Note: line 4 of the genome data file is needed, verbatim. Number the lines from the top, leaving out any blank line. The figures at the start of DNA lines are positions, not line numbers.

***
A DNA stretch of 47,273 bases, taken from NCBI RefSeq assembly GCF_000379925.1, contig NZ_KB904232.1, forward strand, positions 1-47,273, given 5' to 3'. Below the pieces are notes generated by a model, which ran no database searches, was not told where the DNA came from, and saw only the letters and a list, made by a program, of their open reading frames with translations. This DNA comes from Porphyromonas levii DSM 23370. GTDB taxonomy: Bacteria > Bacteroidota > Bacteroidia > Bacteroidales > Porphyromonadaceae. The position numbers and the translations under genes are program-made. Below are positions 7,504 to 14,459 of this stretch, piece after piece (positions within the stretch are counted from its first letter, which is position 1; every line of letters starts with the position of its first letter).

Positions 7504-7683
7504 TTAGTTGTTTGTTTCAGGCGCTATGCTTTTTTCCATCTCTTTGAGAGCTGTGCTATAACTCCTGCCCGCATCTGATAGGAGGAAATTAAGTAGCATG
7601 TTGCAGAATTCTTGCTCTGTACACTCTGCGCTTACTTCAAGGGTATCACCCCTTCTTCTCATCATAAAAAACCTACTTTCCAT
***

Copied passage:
7601 TTGCAGAATTCTTGCTCTGTACACTCTGCGCTTACTTCAAGGGTATCACCCCTTCTTCTCATCATAAAAAACCTACTTTCCAT